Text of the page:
The NORDP Board is pleased to announce that we have hired Keith Osterhage as our first executive director. We can no longer say that we are an all-volunteer organization, but we think this is an important step in our long-term sustainability.
Keith Osterhage is a native of Northwest Ohio, growing up in a small agricultural community, the oldest of five children; his late father was one of 14, his mother one of six children. From this small community he went on to attend Ohio Northern University, graduating summa cum laude, with majors in history and political science. He was the first student in ONU history to graduate in two and one half years.
His academic program advanced to The Ohio State University where he completed two master’s degrees, an M.A. in Political Science, and an M.A. in Public Administration. These two programs gave him skills in social science research and methodology as well as public policy analysis and program evaluation. He then moved to Washington, D.C., where he was a graduate fellow in government at Georgetown University and was selected to participate in the Kissinger seminar series, taught by Dr. Henry Kissinger and Dr. Bill Hyland. His professional training continued as he received the Management Development Program (MDP) Certificate from Harvard University for higher education administrators, and then became one of the first 110 Certified Research Administrators (CRA) in the United States. In 2011-2012 he completed a Temple University Leadership Academy Certificate.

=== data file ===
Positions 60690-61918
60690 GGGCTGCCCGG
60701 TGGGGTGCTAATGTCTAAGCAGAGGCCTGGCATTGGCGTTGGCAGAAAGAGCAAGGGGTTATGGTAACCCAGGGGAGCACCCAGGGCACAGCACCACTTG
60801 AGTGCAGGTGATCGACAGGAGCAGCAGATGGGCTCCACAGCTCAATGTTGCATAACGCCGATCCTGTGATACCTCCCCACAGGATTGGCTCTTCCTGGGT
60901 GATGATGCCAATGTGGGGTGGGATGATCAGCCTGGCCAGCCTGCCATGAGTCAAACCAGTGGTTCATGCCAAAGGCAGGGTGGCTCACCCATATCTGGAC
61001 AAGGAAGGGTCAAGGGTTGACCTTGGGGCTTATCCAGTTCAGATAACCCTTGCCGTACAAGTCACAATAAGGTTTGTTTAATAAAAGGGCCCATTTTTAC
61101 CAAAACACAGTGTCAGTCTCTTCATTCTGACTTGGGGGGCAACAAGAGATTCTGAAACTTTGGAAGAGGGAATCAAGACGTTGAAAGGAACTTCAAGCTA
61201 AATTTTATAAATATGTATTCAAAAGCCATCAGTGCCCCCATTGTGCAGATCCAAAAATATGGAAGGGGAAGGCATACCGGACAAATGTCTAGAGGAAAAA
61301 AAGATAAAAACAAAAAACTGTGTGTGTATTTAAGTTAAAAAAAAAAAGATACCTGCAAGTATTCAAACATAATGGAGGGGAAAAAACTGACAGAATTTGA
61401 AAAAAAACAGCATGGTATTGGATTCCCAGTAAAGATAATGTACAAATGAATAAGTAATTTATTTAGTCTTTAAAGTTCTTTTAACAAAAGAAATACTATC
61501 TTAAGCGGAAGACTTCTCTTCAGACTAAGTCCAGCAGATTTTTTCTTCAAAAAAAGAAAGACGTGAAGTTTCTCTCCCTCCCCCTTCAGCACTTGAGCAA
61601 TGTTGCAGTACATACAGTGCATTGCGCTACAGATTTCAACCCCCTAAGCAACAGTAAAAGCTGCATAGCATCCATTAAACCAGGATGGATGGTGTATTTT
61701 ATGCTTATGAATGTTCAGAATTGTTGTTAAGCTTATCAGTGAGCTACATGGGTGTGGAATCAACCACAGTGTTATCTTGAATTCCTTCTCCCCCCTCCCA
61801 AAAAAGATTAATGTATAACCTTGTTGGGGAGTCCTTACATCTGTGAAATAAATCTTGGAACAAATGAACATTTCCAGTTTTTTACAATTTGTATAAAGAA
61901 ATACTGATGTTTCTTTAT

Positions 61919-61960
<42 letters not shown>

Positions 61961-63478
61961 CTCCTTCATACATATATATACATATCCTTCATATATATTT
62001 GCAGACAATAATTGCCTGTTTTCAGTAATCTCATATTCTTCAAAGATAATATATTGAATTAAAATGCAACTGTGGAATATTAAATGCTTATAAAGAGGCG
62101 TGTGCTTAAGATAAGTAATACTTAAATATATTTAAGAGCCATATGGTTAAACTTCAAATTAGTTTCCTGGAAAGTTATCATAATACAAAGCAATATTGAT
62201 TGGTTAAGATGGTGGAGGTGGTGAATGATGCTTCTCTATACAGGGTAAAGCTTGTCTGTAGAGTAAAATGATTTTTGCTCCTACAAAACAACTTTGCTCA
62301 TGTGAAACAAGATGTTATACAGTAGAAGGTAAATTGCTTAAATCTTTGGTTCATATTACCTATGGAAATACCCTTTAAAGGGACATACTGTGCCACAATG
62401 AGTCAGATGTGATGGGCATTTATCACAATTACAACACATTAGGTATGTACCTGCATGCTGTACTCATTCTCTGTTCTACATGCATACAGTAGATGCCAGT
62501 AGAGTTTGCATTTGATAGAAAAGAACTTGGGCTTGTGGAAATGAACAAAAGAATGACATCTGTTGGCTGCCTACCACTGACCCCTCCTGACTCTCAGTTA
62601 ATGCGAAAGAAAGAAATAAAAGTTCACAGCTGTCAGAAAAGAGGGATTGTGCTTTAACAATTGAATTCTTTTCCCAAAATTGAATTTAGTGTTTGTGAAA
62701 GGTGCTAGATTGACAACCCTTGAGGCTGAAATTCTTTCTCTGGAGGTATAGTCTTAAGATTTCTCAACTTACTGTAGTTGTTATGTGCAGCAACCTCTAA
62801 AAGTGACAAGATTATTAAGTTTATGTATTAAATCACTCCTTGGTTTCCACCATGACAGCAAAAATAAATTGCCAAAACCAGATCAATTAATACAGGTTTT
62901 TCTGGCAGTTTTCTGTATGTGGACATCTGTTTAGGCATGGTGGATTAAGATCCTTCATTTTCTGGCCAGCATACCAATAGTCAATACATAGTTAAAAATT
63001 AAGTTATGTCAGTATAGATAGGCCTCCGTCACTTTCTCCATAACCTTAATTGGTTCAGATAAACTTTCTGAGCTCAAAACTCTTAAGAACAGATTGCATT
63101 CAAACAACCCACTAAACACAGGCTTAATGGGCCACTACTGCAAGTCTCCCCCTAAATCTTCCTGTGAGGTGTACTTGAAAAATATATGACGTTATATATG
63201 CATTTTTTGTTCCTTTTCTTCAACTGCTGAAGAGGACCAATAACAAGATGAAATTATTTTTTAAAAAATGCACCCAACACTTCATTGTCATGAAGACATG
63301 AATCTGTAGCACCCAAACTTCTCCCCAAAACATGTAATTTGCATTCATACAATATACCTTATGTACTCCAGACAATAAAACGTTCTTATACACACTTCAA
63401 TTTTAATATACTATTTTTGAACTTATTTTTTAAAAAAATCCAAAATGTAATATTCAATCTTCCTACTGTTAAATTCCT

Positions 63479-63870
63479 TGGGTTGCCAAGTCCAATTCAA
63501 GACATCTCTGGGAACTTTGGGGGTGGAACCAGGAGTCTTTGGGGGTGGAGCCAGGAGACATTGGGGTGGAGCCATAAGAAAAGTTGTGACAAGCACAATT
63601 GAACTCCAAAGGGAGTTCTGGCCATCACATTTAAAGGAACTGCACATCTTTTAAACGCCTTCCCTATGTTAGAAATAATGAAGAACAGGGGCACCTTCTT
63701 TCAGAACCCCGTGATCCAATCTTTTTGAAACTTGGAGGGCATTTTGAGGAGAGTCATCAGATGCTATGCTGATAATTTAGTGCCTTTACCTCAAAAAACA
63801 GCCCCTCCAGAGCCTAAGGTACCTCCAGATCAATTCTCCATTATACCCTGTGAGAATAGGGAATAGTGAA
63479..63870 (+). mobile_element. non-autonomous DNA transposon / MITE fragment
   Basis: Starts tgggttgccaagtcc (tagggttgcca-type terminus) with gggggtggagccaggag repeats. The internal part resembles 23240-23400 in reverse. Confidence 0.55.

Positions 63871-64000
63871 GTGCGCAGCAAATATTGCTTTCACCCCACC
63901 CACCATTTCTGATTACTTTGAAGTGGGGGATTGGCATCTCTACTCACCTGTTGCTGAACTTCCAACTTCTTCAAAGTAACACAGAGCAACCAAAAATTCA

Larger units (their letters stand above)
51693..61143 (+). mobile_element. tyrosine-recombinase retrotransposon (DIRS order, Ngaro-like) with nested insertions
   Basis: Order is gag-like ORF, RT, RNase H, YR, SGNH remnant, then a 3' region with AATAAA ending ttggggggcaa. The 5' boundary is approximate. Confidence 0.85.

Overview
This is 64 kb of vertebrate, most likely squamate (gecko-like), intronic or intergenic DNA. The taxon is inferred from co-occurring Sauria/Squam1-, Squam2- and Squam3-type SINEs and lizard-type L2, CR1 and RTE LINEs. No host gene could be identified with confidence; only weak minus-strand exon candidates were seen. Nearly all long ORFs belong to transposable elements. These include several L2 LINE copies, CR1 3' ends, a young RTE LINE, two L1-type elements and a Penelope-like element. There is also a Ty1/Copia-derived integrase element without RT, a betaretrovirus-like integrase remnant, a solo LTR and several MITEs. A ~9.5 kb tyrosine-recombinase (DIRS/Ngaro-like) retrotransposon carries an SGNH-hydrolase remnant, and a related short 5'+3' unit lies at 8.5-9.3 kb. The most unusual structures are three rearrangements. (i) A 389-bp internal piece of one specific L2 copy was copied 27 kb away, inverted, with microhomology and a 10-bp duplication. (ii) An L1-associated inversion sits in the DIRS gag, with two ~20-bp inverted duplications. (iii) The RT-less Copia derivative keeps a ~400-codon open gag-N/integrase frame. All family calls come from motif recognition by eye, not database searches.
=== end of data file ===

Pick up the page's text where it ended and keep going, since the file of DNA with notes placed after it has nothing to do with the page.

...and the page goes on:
Since 1986, Osterhage has worked in leadership positions in higher education and as an independent consultant, with leadership posts at American, George Washington, Rutgers, Marquette and Temple Universities. Keith has worked in state, local and federal agencies, and has designed grant and contract competitions and evaluated demonstration projects. He has also served as a proposal reviewer for federal agencies. In 1992, he was recruited by the NIH Extramural Associates program to assist and train small institutions (primarily HBCUs, and HACUs—Black and Hispanic-serving institutions) to set up sponsored program offices, policies and best practices for research development and growth. His work in local government included welfare and public works programs. His work in the business world included work for an SBA 8(a) minority-owned small business, where he wrote proposals and conducted program evaluation and provided management support for programs at federal departments, including Energy, EPA and DOD. He has also served as an independent consultant to both for-profit and nonprofit entities regarding proposal development, bidding strategies, as well as providing policy assessment and benchmarking of best practices and standards.